Skip to main content

Israel-Palestine: CIA chief warns current tensions resemble Second Intifada

William Burns' visit to the region leaves him concerned about the prospect of 'explosions of violence'
Palestinians east of Gaza City protest against Israeli military raid in the West Bank city of Jenin along the fence with Israel on 16 January 2023 (AP)
Palestinians east of Gaza City protest against an Israeli military raid in the West Bank city of Jenin on 16 January 2023 (AP)

The CIA director has warned it will be a big challenge to prevent "explosions of violence" between Israelis and Palestinians amid tensions that bear a "resemblance" to the Second Intifada

William Burns made his remarks after returning from a trip to Israel and the occupied West Bank last week, where he held talks with leaders on both sides that left him "concerned". 

"I was a senior US diplomat 20 years ago during the Second Intifada, and I’m concerned - as are my colleagues in the intelligence community - that a lot of what we’re seeing today has a very unhappy resemblance to some of those realities that we saw then too," Burns said during an interview at the Georgetown School of Foreign Service in Washington on Thursday. 

He added that the CIA is working with Israeli and Palestinian security services to prevent "explosions of violence" but admitted that it’s "going to be a big challenge".

"The conversations I’ve had with Israeli and Palestinian leaders left me quite concerned about the prospects for even greater fragility and even greater violence between Israelis and Palestinians," he said.

Stay informed with MEE's newsletters

Sign up to get the latest alerts, insights and analysis, starting with Turkey Unpacked


'A lot of what we're seeing today has a very unhappy resemblance to some of those realities that we saw then [Second Intifada] too'

William Burns, CIA director

Israeli forces have killed 42 Palestinians in the occupied West Bank and East Jerusalem this year so far, continuing a trend of growing lethal policy since last year. 

In 2022, at least 220 people died in Israeli attacks across the occupied territories, including 48 children. At least 167 were from the West Bank and East Jerusalem.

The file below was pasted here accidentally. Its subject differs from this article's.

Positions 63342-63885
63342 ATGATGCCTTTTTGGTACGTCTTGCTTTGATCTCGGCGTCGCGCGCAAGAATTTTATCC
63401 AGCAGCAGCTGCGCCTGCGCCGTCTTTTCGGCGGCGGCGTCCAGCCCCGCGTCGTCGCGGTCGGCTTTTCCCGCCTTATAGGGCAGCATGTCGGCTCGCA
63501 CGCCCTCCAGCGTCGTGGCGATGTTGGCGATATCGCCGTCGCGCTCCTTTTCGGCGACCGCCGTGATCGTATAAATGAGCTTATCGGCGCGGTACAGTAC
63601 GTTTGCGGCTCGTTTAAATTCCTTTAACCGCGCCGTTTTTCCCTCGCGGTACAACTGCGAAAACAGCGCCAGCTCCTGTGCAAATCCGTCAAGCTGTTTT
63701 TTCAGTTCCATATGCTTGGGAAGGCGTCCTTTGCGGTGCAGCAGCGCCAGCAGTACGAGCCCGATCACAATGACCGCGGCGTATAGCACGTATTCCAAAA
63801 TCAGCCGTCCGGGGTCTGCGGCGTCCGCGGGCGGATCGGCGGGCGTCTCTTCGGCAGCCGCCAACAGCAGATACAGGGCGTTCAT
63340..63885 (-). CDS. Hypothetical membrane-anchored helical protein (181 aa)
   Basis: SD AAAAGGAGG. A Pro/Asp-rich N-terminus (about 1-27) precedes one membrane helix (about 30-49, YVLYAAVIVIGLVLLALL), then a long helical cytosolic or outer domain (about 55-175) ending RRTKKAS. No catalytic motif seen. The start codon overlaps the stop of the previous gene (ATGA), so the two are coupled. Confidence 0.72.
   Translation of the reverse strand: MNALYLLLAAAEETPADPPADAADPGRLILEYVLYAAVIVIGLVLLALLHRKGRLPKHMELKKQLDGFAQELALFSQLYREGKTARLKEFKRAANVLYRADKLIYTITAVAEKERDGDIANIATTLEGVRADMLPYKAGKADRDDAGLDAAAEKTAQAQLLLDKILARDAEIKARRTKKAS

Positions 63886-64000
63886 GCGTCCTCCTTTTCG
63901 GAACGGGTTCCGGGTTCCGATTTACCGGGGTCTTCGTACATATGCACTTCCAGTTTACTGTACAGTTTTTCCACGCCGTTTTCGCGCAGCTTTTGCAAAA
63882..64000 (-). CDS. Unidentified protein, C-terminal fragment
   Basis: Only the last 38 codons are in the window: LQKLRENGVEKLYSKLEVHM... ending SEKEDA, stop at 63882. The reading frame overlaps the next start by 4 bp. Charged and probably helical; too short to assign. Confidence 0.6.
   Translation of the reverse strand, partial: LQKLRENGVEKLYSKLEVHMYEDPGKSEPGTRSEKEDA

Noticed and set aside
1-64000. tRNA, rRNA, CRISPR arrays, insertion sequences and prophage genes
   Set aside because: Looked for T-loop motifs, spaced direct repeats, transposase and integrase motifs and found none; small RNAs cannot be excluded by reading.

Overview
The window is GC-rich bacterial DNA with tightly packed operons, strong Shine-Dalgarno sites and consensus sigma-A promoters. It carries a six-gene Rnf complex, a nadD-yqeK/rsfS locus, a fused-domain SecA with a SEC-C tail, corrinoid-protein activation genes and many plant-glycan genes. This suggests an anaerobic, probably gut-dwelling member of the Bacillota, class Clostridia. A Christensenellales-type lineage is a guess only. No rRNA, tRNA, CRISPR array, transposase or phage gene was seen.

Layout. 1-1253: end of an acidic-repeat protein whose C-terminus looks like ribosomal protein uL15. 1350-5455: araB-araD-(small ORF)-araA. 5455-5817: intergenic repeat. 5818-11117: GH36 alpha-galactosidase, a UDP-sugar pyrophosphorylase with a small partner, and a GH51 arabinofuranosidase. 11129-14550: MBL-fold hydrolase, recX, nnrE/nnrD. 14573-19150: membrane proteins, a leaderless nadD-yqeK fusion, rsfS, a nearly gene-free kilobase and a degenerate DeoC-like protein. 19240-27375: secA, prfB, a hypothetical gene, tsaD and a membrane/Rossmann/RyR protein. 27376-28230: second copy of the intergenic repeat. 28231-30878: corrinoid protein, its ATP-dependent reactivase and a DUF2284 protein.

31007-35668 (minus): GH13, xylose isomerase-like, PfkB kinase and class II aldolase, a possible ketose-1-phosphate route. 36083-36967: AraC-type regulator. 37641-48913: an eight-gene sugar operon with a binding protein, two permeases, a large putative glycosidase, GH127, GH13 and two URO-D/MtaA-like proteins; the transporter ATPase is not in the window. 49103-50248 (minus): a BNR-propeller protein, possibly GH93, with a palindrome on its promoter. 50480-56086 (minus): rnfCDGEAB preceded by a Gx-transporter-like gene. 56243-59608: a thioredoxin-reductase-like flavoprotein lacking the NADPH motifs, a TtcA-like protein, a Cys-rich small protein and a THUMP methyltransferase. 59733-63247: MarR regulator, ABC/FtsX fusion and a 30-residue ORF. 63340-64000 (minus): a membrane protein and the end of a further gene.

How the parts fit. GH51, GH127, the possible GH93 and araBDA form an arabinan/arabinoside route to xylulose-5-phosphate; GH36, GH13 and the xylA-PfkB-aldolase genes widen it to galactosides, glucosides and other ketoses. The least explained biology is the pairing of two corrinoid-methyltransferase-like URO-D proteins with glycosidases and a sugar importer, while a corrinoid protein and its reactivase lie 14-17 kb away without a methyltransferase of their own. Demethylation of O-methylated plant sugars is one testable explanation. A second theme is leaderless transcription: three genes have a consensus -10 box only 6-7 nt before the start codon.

Meanwhile, Palestinians killed 30 Israelis, including one child, the highest death toll since 2008.

The renewed Israeli violence comes as the military increases operations in the West Bank and Palestinian armed resistance makes a resurgence.

In December, UN experts condemned Israel for the record violence last year, and warned that 2023 could witness a higher number of casualties. 

"Unless Israeli forces abandon this dominant settler mindset and rightfully treat Palestinians in the occupied territory as protected persons, Israel's deplorable record in the occupied West Bank will likely deteriorate further in 2023," they said. 

The death tolls of 2022 make it the most violent year in the West Bank since 2005, the year many consider the end of the Second Intifada.

Back then, Palestinian armed resistance in the West Bank was stifled under the leadership of the Palestine Authority's President Mahmoud Abbas.

However, the PA's security control of certain areas in the West Bank has been challenged in 2022, with the emergence of several semi-organised armed groups, most notably the Jenin Brigades and the Lions' Den in Nablus. 

The Second Intifada was a Palestinian armed uprising against the Israeli occupation, sparked by the provocative incursion into Al-Aqsa Mosque by then-leader of the opposition Ariel Sharon in 2000. 

In the aftermath, Israel launched its biggest military offensive in the West Bank, to clamp down on Palestinian resistance and attacks which involved a series of deadly suicide bombings in Israeli cities.

More than 3,000 Palestinians and 1,000 Israelis were killed between 2000-2005.

Middle East Eye delivers independent and unrivalled coverage and analysis of the Middle East, North Africa and beyond. To learn more about republishing this content and the associated fees, please fill out this form. More about MEE can be found here.